As a regular presence at security conferences and at Microsoft’s own security-related events and seminars, Johansson is considered an expert in the effective protection of Windows installations. He is the co-author of  "Protect Your Windows Network" — a book that he promotes on his blog — considered an essential security guide for system administrators responsible for Windows application environments.

Johansson’s is the latest in a string of high-profile defections from Microsoft.

During a period in which Microsoft increasingly has recognized the integral importance of security to its products strategy and its corporate reputation, Johansson’s departure will be carefully analyzed by those inside and outside the company. It comes just as Microsoft has begun a wave of security-related product and service launches, and months in advance of the commercial release of the reputedly security-conscious Vista iteration of the Windows operating system.

Microsoft: Still the Kingpin of Old-Guard Software Establishment

Microsoft held its annual Financial Analyst Meeting (FAM) this past week in Redmond. All its top executives — with the exception of Bill Gates, the company’s chairman, who was on vacation in Africa — were trotted out to persuade the analyst community and business journalists that Microsoft has a coherent strategic plan that will ensure long-term growth.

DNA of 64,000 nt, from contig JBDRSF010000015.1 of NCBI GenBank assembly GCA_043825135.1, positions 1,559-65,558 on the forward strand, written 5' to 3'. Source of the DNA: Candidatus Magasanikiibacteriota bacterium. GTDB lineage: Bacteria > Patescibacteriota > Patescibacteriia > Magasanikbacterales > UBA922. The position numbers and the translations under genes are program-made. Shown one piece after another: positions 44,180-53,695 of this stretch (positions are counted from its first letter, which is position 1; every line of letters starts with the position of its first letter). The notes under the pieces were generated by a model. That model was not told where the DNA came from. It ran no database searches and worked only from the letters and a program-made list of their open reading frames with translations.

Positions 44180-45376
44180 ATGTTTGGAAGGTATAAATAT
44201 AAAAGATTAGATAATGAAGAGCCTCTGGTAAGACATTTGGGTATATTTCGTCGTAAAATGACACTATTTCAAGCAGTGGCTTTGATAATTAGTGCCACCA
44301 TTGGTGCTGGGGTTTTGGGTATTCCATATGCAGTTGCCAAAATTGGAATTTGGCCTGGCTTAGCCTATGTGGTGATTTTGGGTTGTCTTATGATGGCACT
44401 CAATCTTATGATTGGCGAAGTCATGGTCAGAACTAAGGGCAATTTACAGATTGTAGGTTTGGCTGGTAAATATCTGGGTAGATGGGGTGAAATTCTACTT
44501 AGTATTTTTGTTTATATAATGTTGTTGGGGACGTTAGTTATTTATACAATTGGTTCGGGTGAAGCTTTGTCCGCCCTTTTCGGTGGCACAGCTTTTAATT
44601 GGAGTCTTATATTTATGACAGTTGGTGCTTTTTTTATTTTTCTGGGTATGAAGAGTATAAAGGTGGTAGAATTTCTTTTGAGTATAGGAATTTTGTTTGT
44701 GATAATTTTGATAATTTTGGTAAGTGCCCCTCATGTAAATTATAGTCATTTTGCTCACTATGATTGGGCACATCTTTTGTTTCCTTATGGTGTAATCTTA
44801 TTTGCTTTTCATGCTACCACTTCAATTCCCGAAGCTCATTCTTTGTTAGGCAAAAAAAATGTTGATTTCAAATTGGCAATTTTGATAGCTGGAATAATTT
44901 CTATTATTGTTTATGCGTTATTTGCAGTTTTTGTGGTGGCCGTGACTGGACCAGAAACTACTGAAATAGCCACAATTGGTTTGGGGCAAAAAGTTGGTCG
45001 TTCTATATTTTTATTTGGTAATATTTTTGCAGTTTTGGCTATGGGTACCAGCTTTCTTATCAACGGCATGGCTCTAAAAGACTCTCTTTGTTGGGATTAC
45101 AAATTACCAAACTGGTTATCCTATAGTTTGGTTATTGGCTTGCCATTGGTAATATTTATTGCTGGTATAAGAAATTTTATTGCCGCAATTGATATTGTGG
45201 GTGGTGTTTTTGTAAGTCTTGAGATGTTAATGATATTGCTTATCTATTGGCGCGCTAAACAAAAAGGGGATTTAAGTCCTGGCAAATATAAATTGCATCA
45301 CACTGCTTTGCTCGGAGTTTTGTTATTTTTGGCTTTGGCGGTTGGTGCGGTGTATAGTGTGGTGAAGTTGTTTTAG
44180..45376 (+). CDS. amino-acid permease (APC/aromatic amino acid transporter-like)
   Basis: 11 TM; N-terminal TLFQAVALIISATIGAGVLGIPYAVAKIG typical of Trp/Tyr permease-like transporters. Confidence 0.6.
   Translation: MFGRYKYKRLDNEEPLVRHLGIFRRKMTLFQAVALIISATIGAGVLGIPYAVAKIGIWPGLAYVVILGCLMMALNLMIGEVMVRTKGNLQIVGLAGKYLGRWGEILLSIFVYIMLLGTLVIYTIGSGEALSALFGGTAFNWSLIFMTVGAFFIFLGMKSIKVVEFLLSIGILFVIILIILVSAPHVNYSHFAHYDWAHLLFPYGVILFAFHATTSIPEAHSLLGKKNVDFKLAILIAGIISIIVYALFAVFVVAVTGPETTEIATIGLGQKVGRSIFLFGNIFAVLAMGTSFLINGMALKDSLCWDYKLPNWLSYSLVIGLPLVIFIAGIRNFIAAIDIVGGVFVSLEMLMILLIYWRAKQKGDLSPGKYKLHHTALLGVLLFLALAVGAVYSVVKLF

The problem is, when you strip away all the superficial sloganeering and vacuous oratory, nothing much has changed. Microsoft’s strategy remains all about putting Windows everywhere — on servers, on devices, as a mechanism for delivering Internet-based content and services, ad infinitum.

The problem is, Microsoft needs the Internet more than the Internet needs Microsoft. The company still doesn’t recognize that fact, thinking it retains the unprecedented power and influence it possessed when it possessed hegemonic control over the PC-era of computing.

Times have changed, though. Microsoft is still a powerful player in the constellation of networked computing, but it isn’t the only player that matters. In an new era of Internet-based services and software on demand, other players, recognizing that services aren’t tied to specific operating systems or client-based application suites, have embraced a standards-based paradigm that rewards relentless creativity, ingenuity, and innovation.

Microsoft, as evidenced by the more than five-year gap between the release of the last iteration of Windows and the forthcoming (eventually) Windows Vista, hasn’t been built on those foundations, and it’s doubtful it can ever metamorphose convincingly into that sort of company.